UI expert comments on how to handle bullying - KWWL - Eastern Iowa Breaking News, Weather, Closings

UI expert comments on how to handle bullying


IOWA CITY (KWWL) -- Bullying, no matter what form, has no place at school or in cyber space. But in order for parents to help prevent their children from being bullied or bullying, it is important to first understand why it occurs.

Clinical psychologist with University of Iowa Children's Hospital, Tammy Wilgenbusch, Ph.D. said, "Bullying can start at any age but it increases and then peaks in early adolescence, between sixth and ninth grades. At that time, children are developing their personalities and independence so they may be more likely to take their insecurities out on or try to wield power over others. By later adolescence, they have a better sense of self and are less likely to take insecurities out on others." 

Bullying is a negative or aggressive act that is systematic and ongoing. It can be instigated by one person or a group of individuals. Children who are bullied can develop personality or temperament changes, such as withdrawal, sleep or appetite changes, and decreased academic performance.

"When bulliers get a reaction, they are more likely to continue to bully. Encourage your child to ignore the teasing or come back with a quick-witted, non-threatening response. 'Agreeing' with the bullier's comment and making a joke can take the power out of the comment," Wilgenbusch said.

When it comes to physical bullying, however, it is best to report attacks. "If the aggression is physical, the bullier needs to face consequences," Wilgenbusch said.

Parents can meet with teachers and school personnel to develop a 'no-tolerance" system allowing the students to feel comfortable when a report of bullying is made.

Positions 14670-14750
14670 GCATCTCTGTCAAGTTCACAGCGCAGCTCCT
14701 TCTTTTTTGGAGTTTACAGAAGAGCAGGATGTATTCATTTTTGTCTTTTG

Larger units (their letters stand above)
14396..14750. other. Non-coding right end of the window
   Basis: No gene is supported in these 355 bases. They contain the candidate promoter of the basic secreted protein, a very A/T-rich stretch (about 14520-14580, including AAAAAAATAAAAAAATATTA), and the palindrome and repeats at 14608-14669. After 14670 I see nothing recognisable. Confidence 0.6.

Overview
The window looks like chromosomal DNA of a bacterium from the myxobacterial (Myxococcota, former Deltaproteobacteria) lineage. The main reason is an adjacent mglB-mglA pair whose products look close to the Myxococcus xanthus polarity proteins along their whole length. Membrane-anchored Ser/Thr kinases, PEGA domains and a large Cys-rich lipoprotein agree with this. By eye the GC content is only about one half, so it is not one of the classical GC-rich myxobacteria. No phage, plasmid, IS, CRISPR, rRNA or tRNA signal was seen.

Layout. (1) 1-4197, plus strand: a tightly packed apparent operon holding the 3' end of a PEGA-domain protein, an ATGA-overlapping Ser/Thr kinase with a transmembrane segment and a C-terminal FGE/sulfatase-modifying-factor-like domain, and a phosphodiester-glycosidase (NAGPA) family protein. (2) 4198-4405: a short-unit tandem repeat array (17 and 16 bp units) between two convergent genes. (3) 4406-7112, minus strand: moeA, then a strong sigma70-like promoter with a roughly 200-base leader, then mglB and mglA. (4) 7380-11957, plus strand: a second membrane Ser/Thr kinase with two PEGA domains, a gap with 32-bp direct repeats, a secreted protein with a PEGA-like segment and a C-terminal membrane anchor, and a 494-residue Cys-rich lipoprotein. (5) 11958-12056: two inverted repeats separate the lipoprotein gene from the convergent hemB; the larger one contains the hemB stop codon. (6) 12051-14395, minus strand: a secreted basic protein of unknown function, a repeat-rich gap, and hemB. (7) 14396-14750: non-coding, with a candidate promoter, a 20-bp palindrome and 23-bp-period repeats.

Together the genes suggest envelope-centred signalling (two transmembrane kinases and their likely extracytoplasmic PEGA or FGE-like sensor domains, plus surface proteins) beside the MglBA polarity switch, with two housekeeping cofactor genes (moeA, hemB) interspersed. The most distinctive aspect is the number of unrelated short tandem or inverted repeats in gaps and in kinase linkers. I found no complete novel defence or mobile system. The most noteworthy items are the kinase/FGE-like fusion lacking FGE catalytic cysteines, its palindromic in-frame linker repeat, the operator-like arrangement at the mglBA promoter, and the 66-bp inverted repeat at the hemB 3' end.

Wilgenbusch emphasized that bullying prevention may require school-wide changes in the environment. "The change needs to take place at all levels -- from the principal to the students -- to create an environment where bullying is not appropriate and instead focus on positive interactions," she said.

Wilgenbusch also added that bullying to hurt someone's status with a social group, called "relational bullying," is much more common because of the Web and access to blogs and social networking groups.

Wilgenbusch and colleagues recommend limiting computer access in bedrooms or isolated areas. Having a computer in the open allows more interaction and opportunities for parents to monitor behavior.

If parents learn their child is bullying, they should talk to them and let them know it is not appropriate, Wilgenbusch said. "You can't just tell them to stop. You need to really talk with them to help them learn to empathize with the other person and to think about why they're bullying and what they are getting out of it."

To learn more about how to prevent bullying, visit http://stopbullyingnow.hrsa.gov or http://www.safeyouth.org.

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